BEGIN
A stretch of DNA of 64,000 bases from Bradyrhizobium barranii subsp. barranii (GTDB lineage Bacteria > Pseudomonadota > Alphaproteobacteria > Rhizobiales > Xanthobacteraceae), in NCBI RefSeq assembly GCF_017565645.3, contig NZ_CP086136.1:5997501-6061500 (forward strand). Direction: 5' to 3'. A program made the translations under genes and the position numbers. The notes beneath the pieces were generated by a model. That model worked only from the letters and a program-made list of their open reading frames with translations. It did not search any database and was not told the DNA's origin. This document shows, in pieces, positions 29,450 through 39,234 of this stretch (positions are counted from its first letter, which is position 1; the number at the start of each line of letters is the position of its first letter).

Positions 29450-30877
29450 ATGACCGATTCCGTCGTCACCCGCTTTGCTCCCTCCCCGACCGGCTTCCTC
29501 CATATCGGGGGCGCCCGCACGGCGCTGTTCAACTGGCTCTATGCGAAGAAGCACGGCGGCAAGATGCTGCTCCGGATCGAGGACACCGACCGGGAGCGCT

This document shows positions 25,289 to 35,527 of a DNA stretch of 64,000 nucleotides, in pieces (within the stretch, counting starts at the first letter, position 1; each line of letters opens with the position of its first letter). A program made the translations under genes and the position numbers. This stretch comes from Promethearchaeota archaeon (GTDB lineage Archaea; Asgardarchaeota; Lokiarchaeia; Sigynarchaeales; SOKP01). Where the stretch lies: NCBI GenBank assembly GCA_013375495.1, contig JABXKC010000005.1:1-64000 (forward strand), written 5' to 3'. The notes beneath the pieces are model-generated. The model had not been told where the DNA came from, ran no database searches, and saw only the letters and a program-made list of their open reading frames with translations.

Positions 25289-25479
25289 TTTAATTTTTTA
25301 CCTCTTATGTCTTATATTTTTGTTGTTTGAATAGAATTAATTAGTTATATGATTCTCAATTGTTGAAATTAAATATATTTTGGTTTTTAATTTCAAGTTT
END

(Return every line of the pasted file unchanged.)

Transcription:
A stretch of DNA of 64,000 bases from Bradyrhizobium barranii subsp. barranii (GTDB lineage Bacteria > Pseudomonadota > Alphaproteobacteria > Rhizobiales > Xanthobacteraceae), in NCBI RefSeq assembly GCF_017565645.3, contig NZ_CP086136.1:5997501-6061500 (forward strand). Direction: 5' to 3'. A program made the translations under genes and the position numbers. The notes beneath the pieces were generated by a model. That model worked only from the letters and a program-made list of their open reading frames with translations. It did not search any database and was not told the DNA's origin. This document shows, in pieces, positions 29,450 through 39,234 of this stretch (positions are counted from its first letter, which is position 1; the number at the start of each line of letters is the position of its first letter).

Positions 29450-30877
29450 ATGACCGATTCCGTCGTCACCCGCTTTGCTCCCTCCCCGACCGGCTTCCTC
29501 CATATCGGGGGCGCCCGCACGGCGCTGTTCAACTGGCTCTATGCGAAGAAGCACGGCGGCAAGATGCTGCTCCGGATCGAGGACACCGACCGGGAGCGCT

This document shows positions 25,289 to 35,527 of a DNA stretch of 64,000 nucleotides, in pieces (within the stretch, counting starts at the first letter, position 1; each line of letters opens with the position of its first letter). A program made the translations under genes and the position numbers. This stretch comes from Promethearchaeota archaeon (GTDB lineage Archaea; Asgardarchaeota; Lokiarchaeia; Sigynarchaeales; SOKP01). Where the stretch lies: NCBI GenBank assembly GCA_013375495.1, contig JABXKC010000005.1:1-64000 (forward strand), written 5' to 3'. The notes beneath the pieces are model-generated. The model had not been told where the DNA came from, ran no database searches, and saw only the letters and a program-made list of their open reading frames with translations.

Positions 25289-25479
25289 TTTAATTTTTTA
25301 CCTCTTATGTCTTATATTTTTGTTGTTTGAATAGAATTAATTAGTTATATGATTCTCAATTGTTGAAATTAAATATATTTTGGTTTTTAATTTCAAGTTT